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  • Marigolds, Green Beans, and Letting Go

    For Mother’s Day this year, one of my children gave me a beautiful assortment of interesting garden seeds.  I was especially excited about the tri-color bush beans and planted them promptly in one of my backyard beds.  I also squeezed in radishes along the edges.  I noticed a few Swiss chard plants coming up and left them as well.  And I also noticed a whole lot of tiny marigold plants sprouting up from the fallen seeds of last season.  I love marigolds and affectionally call my backyard Marigold Farm.   Besides, they help to keep insects and rabbits  away from the vegetable plants. So I let everything grow up together for a while,  then happily left town for a vacation, imagining the healthy rows of sturdy bean plants I would find when I returned.

    What I returned to was not so much rows of beans as a virtual jungle.  The radishes had sprouted three feet tall and gone to seed. Raspberry bushes behind the bed hovered over the plants, shading them from the needed sunlight.  Tiny cheerful marigolds burgeoned into huge  burning bushes of yellow, orange, and red.  Gorgeous, for sure.  But what about my tri-color bush beans?  The plants had not so much bushed as spindled, overshadowed and choked by all the other things growing around them.  They produced a few nice beans but the plants looked exhausted and ready to fade into fall a month too soon.  A few had even died, overwhelmed by the competition for soil, light, water, and air.

    Clearly, I had  decisions to make. Tri-color beans or marigolds?   Pulling out the gawky radish plants was relatively painless.  I left just two which had exceptionally fertile-looking seed pods and blossoms of purple.  The couple of Swiss chard plants weren’t really a problem.  But those marigolds!   They were so pretty, healthy and full,  rich with  bright color and feathery greenery.  And this is Marigold Farm after all.  And marigolds keep insects and rabbits away from the vegetable plants. But there must have been 50 of them making merry in my bean plot, and there was nowhere else to transplant them (believe me, I looked).  With no little discomfort, I slowly began to pull them out.  First the obvious ones, pressed tight against the bean plants.  Then the extras in the rows.  It hurt a little every time I said good bye to another of my golden beauties.  Letting go is hard.   Even letting go of a few plants was a little bit hard.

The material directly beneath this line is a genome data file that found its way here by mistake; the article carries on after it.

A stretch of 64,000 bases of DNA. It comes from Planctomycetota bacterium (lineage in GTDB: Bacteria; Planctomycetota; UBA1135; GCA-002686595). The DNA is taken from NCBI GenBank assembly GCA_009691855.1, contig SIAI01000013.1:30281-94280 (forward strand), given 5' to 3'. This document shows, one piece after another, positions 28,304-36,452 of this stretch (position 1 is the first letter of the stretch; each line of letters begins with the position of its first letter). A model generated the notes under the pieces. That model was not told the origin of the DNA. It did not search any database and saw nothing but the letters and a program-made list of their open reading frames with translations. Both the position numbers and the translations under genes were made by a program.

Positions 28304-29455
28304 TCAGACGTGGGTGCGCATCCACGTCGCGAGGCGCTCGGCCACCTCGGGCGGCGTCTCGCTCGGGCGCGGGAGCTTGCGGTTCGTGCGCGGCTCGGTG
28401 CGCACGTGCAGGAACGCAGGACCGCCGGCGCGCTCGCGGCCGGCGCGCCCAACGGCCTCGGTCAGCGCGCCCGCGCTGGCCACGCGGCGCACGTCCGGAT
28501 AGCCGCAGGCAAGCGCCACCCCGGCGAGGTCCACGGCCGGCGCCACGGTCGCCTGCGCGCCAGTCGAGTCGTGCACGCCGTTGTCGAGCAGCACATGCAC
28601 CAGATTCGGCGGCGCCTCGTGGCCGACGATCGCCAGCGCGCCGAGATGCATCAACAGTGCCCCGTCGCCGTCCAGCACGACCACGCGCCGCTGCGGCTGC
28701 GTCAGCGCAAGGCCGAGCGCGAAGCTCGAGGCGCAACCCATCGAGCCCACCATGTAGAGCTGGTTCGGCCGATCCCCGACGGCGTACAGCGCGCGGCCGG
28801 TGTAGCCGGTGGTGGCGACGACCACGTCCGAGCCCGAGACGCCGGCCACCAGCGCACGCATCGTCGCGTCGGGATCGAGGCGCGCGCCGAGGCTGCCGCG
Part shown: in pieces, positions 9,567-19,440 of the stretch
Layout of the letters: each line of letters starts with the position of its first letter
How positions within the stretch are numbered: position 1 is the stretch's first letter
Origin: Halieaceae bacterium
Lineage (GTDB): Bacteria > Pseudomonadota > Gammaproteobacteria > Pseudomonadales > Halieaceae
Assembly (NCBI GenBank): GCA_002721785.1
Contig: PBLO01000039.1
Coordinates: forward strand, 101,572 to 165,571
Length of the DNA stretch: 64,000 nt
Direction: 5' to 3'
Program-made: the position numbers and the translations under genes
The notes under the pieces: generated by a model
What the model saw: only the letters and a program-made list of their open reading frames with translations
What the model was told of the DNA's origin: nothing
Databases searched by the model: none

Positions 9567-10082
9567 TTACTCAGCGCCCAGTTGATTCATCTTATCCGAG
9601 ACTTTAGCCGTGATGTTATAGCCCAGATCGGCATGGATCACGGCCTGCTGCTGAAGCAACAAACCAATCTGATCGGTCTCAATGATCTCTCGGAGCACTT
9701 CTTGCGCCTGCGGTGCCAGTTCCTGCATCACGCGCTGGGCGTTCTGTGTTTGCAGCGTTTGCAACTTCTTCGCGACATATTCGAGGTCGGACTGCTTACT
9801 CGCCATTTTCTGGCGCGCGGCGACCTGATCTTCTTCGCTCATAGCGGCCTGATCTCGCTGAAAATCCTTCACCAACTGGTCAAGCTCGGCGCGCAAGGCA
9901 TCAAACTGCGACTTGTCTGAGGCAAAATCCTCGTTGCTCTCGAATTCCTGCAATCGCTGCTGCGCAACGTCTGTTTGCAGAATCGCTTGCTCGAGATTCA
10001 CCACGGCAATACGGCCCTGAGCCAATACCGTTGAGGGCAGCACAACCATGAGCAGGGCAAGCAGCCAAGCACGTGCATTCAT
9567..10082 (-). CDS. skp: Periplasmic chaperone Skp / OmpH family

I got to thinking about the bigger things we have to let go of sometimes:  possessions, positions, relationships, youth, our cherished hopes and dreams for the future.  Coming to terms with life as it is, rather than hanging on to what it used to be or what we hope it will be, is a challenge for every one of us at one point or another.  Divorce is a particularly tough one, I think, because we lose not just the marriage relationship but our feeling of a having a whole and intact family.  We also lose all the hopes and dreams and bright expectations we carried with us when we entered the marriage.  We know now that the future will never be exactly as we had imagined it.  Yet, if we hold on to what is no longer ours, what is no longer healthy and lifegiving, we start to spindle and wither, just like my bean plants.  We can’t grow if we don’t let go.

    I’m going to say good bye to that batch of marigolds, letting them become compost  to enrich my next gardening adventure.  And I’m going to trim back those raspberries, too.  I know my beans will be the better for it, even if it hurts.  –MC


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